In India in 1975, Indira Gandhi, found guilty of electoral malpractice, declared a state of emergency that granted her despotic powers. The “emergency,” as it became known, ended only when she called an election, believing she would win, and was annihilated at the polls. Her arrogance was her downfall. This cautionary tale formed a part of my novel “Midnight’s Children.”

In Pakistan in 1977, Gen. Mohammed Zia ul-Haq staged a coup against Prime Minister Zulfiqar Ali Bhutto and executed him in 1979. This dark story was the inspiration for my novel “Shame.” The circumstances of my life have given me some understanding of the dictatorial cast of mind.

Extreme narcissism, detachment from reality, a fondness for sycophants and a distrust of truth-tellers, an obsession with how one is publicly portrayed, a hatred of journalists and the temperament of an out-of-control bulldozer: These are some of the characteristics.

President Trump is, temperamentally, a tinpot despot of this type. But he finds himself in charge of a country that has historically thought of itself — by no means always correctly — as being on the side of liberty. So far, with the collusion of the Republican Party, he has ruled more or less unchecked. Now an election looms, and he is unpopular, and flails about looking for a winning strategy. And if that means trampling over American freedoms, then so be it.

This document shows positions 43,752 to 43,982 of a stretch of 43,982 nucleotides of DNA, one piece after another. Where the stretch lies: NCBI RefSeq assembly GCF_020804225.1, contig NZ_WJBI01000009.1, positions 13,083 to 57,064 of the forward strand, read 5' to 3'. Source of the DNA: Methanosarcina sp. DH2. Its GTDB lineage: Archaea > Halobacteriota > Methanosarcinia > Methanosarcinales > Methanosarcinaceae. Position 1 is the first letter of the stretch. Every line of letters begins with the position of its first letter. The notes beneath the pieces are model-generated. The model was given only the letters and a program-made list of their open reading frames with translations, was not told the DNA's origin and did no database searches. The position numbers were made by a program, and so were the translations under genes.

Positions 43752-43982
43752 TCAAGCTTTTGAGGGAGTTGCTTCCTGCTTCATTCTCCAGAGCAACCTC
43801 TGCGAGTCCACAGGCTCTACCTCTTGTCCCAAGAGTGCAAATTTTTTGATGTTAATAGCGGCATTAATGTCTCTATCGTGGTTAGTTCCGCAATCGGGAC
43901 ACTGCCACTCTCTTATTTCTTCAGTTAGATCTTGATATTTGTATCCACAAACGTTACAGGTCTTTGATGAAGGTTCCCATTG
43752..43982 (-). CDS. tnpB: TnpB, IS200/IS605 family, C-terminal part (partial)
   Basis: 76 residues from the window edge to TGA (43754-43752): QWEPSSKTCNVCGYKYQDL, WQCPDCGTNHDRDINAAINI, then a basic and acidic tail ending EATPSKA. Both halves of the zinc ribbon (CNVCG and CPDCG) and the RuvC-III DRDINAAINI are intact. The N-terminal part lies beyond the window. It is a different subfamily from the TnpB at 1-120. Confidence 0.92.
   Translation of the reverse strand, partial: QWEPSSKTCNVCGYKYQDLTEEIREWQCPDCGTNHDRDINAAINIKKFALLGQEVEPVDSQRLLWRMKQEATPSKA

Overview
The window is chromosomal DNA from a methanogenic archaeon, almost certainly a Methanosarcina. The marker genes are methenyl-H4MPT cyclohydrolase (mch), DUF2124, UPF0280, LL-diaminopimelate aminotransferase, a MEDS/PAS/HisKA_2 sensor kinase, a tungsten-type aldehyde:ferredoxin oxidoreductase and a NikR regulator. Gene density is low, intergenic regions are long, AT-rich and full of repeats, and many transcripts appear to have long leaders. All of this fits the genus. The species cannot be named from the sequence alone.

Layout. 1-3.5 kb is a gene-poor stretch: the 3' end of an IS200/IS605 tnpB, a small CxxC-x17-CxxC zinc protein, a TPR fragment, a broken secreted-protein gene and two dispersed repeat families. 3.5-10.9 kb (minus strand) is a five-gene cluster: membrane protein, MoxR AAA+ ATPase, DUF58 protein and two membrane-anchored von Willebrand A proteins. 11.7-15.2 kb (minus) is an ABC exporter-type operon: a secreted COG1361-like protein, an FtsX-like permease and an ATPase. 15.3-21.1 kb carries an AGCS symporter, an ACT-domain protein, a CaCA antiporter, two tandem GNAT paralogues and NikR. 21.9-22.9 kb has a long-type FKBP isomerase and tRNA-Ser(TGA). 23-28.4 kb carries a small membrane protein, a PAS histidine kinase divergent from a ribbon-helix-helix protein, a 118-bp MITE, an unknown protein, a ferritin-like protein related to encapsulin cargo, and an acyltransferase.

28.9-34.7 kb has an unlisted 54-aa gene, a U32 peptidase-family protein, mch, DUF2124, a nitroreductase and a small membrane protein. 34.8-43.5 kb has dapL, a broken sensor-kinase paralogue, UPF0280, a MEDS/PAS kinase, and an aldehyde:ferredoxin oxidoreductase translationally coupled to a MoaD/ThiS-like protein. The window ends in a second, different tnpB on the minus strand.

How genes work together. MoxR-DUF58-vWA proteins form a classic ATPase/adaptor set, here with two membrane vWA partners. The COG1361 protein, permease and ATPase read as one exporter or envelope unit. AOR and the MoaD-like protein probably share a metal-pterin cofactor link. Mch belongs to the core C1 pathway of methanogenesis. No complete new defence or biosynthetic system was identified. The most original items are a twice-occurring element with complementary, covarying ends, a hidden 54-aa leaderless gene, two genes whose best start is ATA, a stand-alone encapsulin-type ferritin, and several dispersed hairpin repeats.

I have lived in the United States for 20 years and been a citizen for the past four. One of the most important reasons for becoming a citizen was my admiration for the ideas of freedom embodied in the First Amendment to the U.S.

Constitution. Trump, whose regard for the Second Amendment is well known, needs reminding of the First, which, if I may help, states in part that “Congress shall make no law … abridging the freedom of speech, or of the press; or the right of the people peaceably to assemble, and to petition the government for a redress of grievances.”

And yet, the man whose incompetence allowed the pandemic to tighten its deadly grip around our necks, and whose inflammatory language full of racist dog whistles has played a significant role in unleashing white-supremacist bigotry upon us all, stands in the Rose Garden of the White House and announces without an iota of shame that he wants to protect peaceful protesters. At that very time, just down the street, his security forces, some of them on horseback, are attacking a peaceful protest with tear gas and rubber bullets. A moment later, he characterizes the demonstrators as terrorists and characterizes their protests as crimes against God.